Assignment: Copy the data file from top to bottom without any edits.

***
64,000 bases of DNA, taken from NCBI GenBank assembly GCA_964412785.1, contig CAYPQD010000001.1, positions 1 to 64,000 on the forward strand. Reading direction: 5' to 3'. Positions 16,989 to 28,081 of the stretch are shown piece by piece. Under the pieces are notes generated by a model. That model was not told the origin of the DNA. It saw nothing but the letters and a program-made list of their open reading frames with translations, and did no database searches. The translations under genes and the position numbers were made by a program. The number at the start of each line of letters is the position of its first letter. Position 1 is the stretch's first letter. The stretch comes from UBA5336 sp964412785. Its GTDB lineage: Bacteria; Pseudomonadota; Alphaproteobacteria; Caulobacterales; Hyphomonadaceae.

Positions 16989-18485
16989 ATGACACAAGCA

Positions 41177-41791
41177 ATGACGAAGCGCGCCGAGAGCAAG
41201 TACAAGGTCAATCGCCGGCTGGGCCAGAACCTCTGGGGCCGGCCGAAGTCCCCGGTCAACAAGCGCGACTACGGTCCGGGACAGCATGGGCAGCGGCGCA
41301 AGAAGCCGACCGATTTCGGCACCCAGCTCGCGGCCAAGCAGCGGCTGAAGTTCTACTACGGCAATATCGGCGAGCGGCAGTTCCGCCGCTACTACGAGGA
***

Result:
64,000 bases of DNA, taken from NCBI GenBank assembly GCA_964412785.1, contig CAYPQD010000001.1, positions 1 to 64,000 on the forward strand. Reading direction: 5' to 3'. Positions 16,989 to 28,081 of the stretch are shown piece by piece. Under the pieces are notes generated by a model. That model was not told the origin of the DNA. It saw nothing but the letters and a program-made list of their open reading frames with translations, and did no database searches. The translations under genes and the position numbers were made by a program. The number at the start of each line of letters is the position of its first letter. Position 1 is the stretch's first letter. The stretch comes from UBA5336 sp964412785. Its GTDB lineage: Bacteria; Pseudomonadota; Alphaproteobacteria; Caulobacterales; Hyphomonadaceae.

Positions 16989-18485
16989 ATGACACAAGCA

Positions 41177-41791
41177 ATGACGAAGCGCGCCGAGAGCAAG
41201 TACAAGGTCAATCGCCGGCTGGGCCAGAACCTCTGGGGCCGGCCGAAGTCCCCGGTCAACAAGCGCGACTACGGTCCGGGACAGCATGGGCAGCGGCGCA
41301 AGAAGCCGACCGATTTCGGCACCCAGCTCGCGGCCAAGCAGCGGCTGAAGTTCTACTACGGCAATATCGGCGAGCGGCAGTTCCGCCGCTACTACGAGGA